Another try

corey at corey at
Thu Jun 28 08:05:52 PDT 2001

And upon Thursday of June 28, the illustrious Jesse Tie Ten Quee spake thusly...
> Yo,


> On Thu, Jun 28, 2001 at 09:04:28PM -0400, atark at wrote:
> > The XML syntax should be written in such a way that one could wirte a 
> > backend in any language.  

  XML cannot *help* but be written in such a way that one could write
  a backend in any language -- so long as said language has an XML
  Parser available -- that's what XML was intended for in the first
  place. Now, how *easily* it is to actually write a backend which
  utilizes that XML is a whole new story.

> > It's not that different than have an API for a programming library.  
> > It's a pretty basic concept.  An API is pretty abstract it's 
> > like a black box, you know what goes in and what come out, but you do 
> > not care how it gets done.  

  I hope we all know what an API is.

> > The backend is the black box.  Who cares 
> > how it is done as long as it gets done?

  I'll tell you who cares how it gets done - anyone writing the
  code will - most definately - care how it gets done. You're
  coming from the perspective purely as a DTD/Schema designer:
  "We're just going to create some tags that abstract what a
  user may need to do, and let those backend guys write reams
  and reams of program logic to figure it all out - the profile
  writers certainly won't care how they do it."

  Well, of course the profile writers won't care what language
  the backend is written in, or how it is implemented in said
  language. But they'll care when they find that all the backends
  totally suck - when they work at all - and don't allow them to
  do the things they need because the DTD/Schema guys designed
  something way too simple, thus requiring much to much complexity
  in the program logic for the backend(s) to do anything slightly
  usefull at all.

> Bingo my man, i've been waiting all week for someone to get this right.
> We are not writting a scripting language in XML, and neither are we going
> to reimplement bash in XML. 

  I would hope not.

> We are however, putting the information in the profiles that an ALFS
> implementation would need to get the job done, we are not telling it
> *how* to get the job done, that's two very different things.

  OK - there's my own hang-up I've been having all along, and which
  unfortunately seems to have caused so much chaos and confusionl
  Sorry guys - I really don't mean to be stiring the shit here - so
  just kick me out if I'm simply being unreasonable and counter
  productive to your project.

  But I personaly just think that we *should* be telling it ( the
  backend ) *how* to get the job done. That's what a custom anything
  is all about - *you* dictate what and how you want *your* item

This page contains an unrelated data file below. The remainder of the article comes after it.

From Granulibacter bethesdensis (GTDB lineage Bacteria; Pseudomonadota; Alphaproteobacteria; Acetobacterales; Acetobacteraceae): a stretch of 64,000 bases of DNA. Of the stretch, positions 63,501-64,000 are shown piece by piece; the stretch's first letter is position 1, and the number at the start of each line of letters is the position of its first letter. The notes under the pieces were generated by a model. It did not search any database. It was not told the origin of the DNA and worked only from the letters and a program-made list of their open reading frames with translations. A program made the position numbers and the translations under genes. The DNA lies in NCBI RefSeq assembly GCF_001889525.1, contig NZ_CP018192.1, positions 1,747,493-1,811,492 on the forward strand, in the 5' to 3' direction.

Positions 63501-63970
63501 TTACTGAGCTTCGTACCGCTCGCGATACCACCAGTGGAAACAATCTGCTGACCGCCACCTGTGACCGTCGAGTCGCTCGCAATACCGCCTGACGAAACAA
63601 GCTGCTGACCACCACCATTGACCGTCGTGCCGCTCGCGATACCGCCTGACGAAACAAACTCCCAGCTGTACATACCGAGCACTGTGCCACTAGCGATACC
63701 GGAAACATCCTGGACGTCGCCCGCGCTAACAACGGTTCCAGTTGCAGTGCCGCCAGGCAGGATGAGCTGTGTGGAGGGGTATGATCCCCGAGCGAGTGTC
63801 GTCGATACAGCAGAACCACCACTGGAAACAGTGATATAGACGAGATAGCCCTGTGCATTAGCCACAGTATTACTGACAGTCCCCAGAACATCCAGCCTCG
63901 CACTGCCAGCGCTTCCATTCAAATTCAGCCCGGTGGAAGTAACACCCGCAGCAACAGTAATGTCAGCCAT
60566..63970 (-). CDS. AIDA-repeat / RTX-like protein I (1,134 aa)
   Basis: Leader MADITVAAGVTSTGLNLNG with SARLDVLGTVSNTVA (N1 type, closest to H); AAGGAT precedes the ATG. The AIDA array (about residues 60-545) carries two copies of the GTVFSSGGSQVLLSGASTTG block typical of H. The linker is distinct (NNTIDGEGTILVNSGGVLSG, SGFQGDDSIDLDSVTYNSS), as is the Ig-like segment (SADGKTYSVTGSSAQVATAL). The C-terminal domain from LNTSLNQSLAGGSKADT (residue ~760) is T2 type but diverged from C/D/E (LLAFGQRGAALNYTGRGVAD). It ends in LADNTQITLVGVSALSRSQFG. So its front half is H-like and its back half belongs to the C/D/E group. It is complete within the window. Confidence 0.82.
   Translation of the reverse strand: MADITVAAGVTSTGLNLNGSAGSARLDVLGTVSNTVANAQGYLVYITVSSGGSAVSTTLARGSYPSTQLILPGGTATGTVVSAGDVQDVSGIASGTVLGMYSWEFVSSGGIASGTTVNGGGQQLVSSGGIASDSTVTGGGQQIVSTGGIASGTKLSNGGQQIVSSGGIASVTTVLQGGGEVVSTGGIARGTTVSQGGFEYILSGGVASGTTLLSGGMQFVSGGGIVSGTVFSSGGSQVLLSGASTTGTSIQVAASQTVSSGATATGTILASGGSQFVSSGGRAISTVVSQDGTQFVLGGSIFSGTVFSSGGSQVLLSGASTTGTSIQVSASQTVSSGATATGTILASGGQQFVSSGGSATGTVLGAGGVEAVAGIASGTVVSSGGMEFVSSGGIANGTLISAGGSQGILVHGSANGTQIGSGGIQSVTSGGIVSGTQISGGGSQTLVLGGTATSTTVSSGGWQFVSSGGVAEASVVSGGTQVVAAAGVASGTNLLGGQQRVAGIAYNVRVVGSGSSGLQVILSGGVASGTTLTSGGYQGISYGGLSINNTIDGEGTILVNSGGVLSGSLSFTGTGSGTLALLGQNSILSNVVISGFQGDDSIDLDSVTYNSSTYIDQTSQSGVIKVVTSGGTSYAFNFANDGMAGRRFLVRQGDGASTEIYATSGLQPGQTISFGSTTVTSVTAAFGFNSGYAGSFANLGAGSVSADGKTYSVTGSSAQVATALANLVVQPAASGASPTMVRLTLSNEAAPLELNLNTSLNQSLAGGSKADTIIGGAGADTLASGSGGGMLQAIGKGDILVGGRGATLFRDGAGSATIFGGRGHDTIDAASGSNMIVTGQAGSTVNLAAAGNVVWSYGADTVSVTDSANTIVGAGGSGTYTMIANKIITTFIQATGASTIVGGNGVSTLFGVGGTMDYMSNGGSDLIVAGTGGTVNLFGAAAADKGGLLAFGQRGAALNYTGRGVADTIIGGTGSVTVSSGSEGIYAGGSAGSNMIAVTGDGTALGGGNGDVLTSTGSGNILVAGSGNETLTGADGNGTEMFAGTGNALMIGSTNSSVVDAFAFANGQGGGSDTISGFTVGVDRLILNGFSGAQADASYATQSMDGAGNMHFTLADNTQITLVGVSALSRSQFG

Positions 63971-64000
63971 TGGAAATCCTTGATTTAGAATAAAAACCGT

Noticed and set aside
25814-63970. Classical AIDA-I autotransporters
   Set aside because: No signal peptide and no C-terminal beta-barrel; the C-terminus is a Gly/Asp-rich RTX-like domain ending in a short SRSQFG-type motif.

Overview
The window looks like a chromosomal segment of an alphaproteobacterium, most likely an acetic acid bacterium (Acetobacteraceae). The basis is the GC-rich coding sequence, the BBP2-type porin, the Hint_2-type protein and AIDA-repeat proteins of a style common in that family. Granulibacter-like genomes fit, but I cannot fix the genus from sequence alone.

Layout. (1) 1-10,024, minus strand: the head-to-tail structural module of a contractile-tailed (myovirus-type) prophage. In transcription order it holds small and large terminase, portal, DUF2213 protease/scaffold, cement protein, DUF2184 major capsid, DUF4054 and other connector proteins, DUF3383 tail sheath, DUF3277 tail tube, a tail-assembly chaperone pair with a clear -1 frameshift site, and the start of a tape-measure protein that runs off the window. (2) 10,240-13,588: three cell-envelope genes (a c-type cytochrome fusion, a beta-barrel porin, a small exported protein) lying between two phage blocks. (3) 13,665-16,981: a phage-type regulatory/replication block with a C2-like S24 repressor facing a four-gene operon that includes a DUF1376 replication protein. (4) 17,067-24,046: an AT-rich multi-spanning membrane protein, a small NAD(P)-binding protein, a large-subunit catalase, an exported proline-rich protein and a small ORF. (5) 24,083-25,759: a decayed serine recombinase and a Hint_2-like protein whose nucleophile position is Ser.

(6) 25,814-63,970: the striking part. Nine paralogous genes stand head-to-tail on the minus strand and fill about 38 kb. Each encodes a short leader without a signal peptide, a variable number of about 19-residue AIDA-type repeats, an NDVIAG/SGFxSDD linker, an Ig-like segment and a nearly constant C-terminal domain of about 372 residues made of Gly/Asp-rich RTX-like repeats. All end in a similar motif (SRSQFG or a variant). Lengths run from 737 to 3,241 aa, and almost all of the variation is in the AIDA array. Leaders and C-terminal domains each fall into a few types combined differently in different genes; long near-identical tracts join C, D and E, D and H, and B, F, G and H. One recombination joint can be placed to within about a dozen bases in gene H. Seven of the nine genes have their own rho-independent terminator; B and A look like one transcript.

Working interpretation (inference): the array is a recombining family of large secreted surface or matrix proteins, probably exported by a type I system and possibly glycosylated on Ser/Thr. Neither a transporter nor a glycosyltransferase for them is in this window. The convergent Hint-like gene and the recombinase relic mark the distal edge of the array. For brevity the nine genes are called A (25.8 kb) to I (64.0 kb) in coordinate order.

to end up like.

  I'm comming from an angle where the xml profile is an open
  specification for directing specific orders to an automated
  process ( the "backend" ), so that it ( said backend ) will 
  obey completely my every command as to produce a linux environment 
  tailored *completely* and in *every way* to my exact specifications.

  In my vission, the xml spec tells me how to talk to the back end 
  and *give explicit directives* - verses, in the seeming direction
  of ALFS, the xml telling me how to say *what I'd like to do*, so 
  that the backend makes the decision on how to go about doing it.

  Subtle and similar - but ultimately very different approaches.

> Anyways.. think about that for a second before even considering
> responding.

  Considered; and I understand where you ( and it seems most/all the
  others - except maybe Gerard, Gerard? - are comming from ). I guess 
  I just have a different idea not only of what constitutes a usefull 
  and customized linux environment, but also how to approach the design 
  and implementation as well.

  Like I mentioned in an earlier post, before Gerard gave some feed
  back to my posts - it may just well be I have different goals/vision 
  than the ALFS project.

> There will always be a <command> (or something similar, right now it's
> <system_command> in the perl implementations) but it should be something
> only used in a very specific situation, imo.

  Sheesh - that's one of the things I've been lobbying for all along,
  and have been getting so much flak for - my bad for not studying the
  existing source first.  But here I am with my:

<command name='configure' src='./'>
  <opt name='--enable-static-link' value=''>
  <opt name='--prefix' value='&LFS;/usr' type='long'>
  <opt name='--bindir' value='&LFS;/bin' type='long'>
  <opt name='--with-curses' value=''>

  unwittingly vs the existing:

<system_command command="configure"

  ...and seeming to get nothing but heart-ache and pain over
  attempting to explain the usefullness of such a construct.
  Granted, I take the certainly debateable method of breaking 
  the arguments down further into key/value tokens - but the 
  exact same concept applies to both elements... What's been
  the big hang-up/disagreement here?



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